So: you're a businessman. You're given the choice between having a hugely leveraged position over your product and its manufacture and ever-increasing avenues for the stuff in exchange for some legal costs and agita, or just letting it all float free for anyone to do with as they wish. What's your choice?

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Hold! You crafty ones, strangers to work, and pilferers of other men’s brains. Think not rashly to lay your thievish hands upon my works. Beware! Know you not that I have a grant from the most glorious Emperor Maximillian, that not one throughout the imperial dominion shall be allowed to print or sell fictitious imitations of these engravings? Listen! And bear in mind that if you do so, through spite or through covetousness, not only will your goods be confiscated, but your bodies also placed in mortal danger.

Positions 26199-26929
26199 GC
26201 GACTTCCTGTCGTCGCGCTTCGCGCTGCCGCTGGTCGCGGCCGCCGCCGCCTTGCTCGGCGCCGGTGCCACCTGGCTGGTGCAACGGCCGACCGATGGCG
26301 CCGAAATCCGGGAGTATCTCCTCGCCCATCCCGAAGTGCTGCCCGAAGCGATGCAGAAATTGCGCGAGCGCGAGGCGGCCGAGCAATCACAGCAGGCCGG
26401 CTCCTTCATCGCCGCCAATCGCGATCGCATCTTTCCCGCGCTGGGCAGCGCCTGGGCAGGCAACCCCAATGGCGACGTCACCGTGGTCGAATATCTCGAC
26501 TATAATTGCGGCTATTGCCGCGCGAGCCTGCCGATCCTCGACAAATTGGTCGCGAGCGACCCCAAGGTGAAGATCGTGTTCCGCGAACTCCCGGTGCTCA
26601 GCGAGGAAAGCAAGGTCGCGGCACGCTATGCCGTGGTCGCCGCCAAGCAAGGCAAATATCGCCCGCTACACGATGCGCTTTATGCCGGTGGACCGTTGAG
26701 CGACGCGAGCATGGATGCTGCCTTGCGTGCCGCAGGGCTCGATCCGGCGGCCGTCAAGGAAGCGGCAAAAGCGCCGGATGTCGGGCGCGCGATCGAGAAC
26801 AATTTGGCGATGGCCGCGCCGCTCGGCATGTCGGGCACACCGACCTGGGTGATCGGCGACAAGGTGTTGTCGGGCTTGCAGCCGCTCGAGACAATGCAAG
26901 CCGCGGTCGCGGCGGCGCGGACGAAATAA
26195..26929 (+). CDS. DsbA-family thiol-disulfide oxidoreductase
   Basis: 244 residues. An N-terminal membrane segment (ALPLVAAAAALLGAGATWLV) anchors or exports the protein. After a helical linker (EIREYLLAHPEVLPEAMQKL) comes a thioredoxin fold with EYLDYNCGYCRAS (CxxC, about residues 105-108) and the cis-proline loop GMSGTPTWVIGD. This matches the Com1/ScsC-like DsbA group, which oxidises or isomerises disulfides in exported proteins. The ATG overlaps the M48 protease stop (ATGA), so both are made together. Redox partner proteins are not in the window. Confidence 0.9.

-- Albrecht Dürer, from the colophon to The Life of the Virgin, 1511.
1909: the first term extension, to 28 years with an option if the author is alive to renew. 1976: the life of the author plus 50 years, 75 years for corporate copyright, renewals on older works still in copyright extended to 67 years. Copyrights are now automatic on new work and need not be registered. Fair use, long debated as a tool for scholarship, parody, and other derivative work, is written into the law and kept loose and baggy, like the rights in the First Amendment, to be tried and applied as needed. 1998: The Copyright Term Extension Act extends those copyrights again by another 20 years, including for works copyrighted before 1978 and still in copyright at the time of the Act's signing. There is some discussion of the heavy-handed lobbying of Disney (who would have lost the copyrights on the earliest Mickey Mouse cartoons were it not passed) and the MPAA of Jack Valenti.